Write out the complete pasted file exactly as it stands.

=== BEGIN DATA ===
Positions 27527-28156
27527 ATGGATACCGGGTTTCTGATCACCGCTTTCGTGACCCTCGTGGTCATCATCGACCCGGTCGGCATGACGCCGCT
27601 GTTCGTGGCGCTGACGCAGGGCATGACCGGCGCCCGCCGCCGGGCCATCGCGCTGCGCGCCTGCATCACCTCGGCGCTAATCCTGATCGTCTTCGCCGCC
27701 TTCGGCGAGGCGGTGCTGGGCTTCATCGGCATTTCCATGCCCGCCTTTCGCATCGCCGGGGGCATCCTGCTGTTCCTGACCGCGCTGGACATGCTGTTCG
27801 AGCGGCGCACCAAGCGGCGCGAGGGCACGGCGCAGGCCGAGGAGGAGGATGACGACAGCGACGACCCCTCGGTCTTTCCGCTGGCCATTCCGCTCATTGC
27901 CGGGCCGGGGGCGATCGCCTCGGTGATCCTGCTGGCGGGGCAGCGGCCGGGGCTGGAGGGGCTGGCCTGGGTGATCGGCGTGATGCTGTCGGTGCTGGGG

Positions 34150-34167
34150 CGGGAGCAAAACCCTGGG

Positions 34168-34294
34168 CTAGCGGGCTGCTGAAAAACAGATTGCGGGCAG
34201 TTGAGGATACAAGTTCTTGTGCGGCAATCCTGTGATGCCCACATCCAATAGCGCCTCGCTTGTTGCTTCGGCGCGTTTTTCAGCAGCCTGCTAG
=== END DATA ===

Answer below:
Positions 27527-28156
27527 ATGGATACCGGGTTTCTGATCACCGCTTTCGTGACCCTCGTGGTCATCATCGACCCGGTCGGCATGACGCCGCT
27601 GTTCGTGGCGCTGACGCAGGGCATGACCGGCGCCCGCCGCCGGGCCATCGCGCTGCGCGCCTGCATCACCTCGGCGCTAATCCTGATCGTCTTCGCCGCC
27701 TTCGGCGAGGCGGTGCTGGGCTTCATCGGCATTTCCATGCCCGCCTTTCGCATCGCCGGGGGCATCCTGCTGTTCCTGACCGCGCTGGACATGCTGTTCG
27801 AGCGGCGCACCAAGCGGCGCGAGGGCACGGCGCAGGCCGAGGAGGAGGATGACGACAGCGACGACCCCTCGGTCTTTCCGCTGGCCATTCCGCTCATTGC
27901 CGGGCCGGGGGCGATCGCCTCGGTGATCCTGCTGGCGGGGCAGCGGCCGGGGCTGGAGGGGCTGGCCTGGGTGATCGGCGTGATGCTGTCGGTGCTGGGG

Positions 34150-34167
34150 CGGGAGCAAAACCCTGGG

Positions 34168-34294
34168 CTAGCGGGCTGCTGAAAAACAGATTGCGGGCAG
34201 TTGAGGATACAAGTTCTTGTGCGGCAATCCTGTGATGCCCACATCCAATAGCGCCTCGCTTGTTGCTTCGGCGCGTTTTTCAGCAGCCTGCTAG